Marmota and the COVID 19 Pandemic

Luckily, the COVID 19 has given us the opportunity to look at our unenviable self with a fresh set of eyes. A decade long slog of austerity wrought havoc on the nation’s health and well being. A review of the data suggests that there has been a notable decline in the standard of living as well as the quality of life. In the context of health and wellbeing, the following are some key findings: The top of the range: a higher proportion of the population are living in poverty and there has been a significant decrease in public services, both healthcare and education. The bottom of the range: there has been an increase in the number of people living in poor health. The yuks have been suckered into taking their health for granted.

Considering the myriad health and social care reforms that have landed in UK in recent years, it is not surprising that the Marmota has managed to improve on its predecessor in terms of life expectancy. Despite this, the Marmota is far from the most healthful place in the country. The most recent estimates suggest that around a third of the population suffers from serious, or chronic, mental health problems, and there is no escaping the fact that the Marmota has failed to live up to its predecessor in terms of healthcare quality and delivery. The aforementioned health improvements are only part of the story. ThereĀ are numerous reasons why the Marmota has not managed to live up to its full potential. Among these are inadequate funding and planning; over-representation of people with learning disabilities; and the fact that the Marmota is an affluent region, where there is a higher risk of poverty, substance abuse, gangland and other social ills.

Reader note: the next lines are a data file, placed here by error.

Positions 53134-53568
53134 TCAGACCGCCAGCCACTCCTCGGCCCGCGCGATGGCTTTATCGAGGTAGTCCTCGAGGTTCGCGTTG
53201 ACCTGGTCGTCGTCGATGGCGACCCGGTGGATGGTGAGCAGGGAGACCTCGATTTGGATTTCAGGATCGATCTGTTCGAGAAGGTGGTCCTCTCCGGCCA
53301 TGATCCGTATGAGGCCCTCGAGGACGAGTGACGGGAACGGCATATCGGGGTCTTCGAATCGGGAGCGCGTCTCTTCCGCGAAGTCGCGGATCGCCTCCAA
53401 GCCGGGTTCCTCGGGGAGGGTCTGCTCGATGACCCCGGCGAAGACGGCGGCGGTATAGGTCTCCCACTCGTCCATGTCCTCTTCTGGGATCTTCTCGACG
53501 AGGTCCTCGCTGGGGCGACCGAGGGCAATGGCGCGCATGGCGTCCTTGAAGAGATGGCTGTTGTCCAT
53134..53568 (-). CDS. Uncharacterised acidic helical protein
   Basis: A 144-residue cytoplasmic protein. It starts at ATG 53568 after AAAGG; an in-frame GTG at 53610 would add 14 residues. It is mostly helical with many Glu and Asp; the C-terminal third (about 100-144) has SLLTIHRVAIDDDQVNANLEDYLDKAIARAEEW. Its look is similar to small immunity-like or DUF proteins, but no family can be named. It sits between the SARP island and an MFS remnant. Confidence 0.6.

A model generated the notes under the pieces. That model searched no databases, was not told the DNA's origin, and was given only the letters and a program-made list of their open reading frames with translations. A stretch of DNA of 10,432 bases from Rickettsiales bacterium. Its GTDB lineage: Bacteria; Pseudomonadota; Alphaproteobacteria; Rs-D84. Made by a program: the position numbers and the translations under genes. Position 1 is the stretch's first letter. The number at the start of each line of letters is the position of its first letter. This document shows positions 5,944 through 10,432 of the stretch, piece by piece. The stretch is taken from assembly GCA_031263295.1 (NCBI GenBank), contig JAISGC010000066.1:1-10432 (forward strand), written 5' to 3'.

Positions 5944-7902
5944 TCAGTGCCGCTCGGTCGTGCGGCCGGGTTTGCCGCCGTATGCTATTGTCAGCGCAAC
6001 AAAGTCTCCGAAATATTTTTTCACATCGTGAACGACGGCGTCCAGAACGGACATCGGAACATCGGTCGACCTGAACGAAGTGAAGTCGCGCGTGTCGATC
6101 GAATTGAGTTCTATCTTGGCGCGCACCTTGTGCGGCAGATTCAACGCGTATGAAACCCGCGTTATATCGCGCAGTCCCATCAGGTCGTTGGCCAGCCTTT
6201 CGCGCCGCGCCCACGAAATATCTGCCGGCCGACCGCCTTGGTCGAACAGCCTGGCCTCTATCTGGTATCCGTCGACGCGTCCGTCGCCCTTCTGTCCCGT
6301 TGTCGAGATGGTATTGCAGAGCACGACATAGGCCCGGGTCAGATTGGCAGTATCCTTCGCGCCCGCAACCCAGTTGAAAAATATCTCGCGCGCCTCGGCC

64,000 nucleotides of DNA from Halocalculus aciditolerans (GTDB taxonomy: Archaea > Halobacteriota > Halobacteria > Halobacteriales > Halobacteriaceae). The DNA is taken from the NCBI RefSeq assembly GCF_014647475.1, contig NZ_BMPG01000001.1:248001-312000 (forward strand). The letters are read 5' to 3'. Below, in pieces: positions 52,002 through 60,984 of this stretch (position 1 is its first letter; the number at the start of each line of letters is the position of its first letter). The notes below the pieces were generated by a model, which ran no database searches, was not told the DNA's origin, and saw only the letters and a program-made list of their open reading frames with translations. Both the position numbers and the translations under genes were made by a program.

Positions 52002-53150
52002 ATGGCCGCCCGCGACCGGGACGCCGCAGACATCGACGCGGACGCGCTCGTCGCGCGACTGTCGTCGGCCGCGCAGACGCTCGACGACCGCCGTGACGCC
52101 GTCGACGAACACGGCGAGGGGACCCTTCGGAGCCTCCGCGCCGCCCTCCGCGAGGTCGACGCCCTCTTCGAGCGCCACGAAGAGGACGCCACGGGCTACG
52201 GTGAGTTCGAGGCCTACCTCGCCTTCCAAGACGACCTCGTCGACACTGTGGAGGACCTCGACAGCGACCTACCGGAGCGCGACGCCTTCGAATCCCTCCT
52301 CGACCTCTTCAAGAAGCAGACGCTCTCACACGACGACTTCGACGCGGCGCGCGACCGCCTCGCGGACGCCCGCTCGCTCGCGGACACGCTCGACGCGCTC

Despite the numerous health scares that beset our nation over the past two decades, we can be proud of the fact that we are still a prosperous and healthy country. Nevertheless, the dreaded pandemic has had a significant negative impact on our health and well-being. Moreover, we have seen an explosion in the number of people living in poorer regions of our country. We also have witnessed a rise in the number of children that were in need of basic health and social care services. In short, the last decade was a dark period for our nation. The good news is that we can now look forward to a more stable future, which is bound to improve the quality of life for everyone in our midst.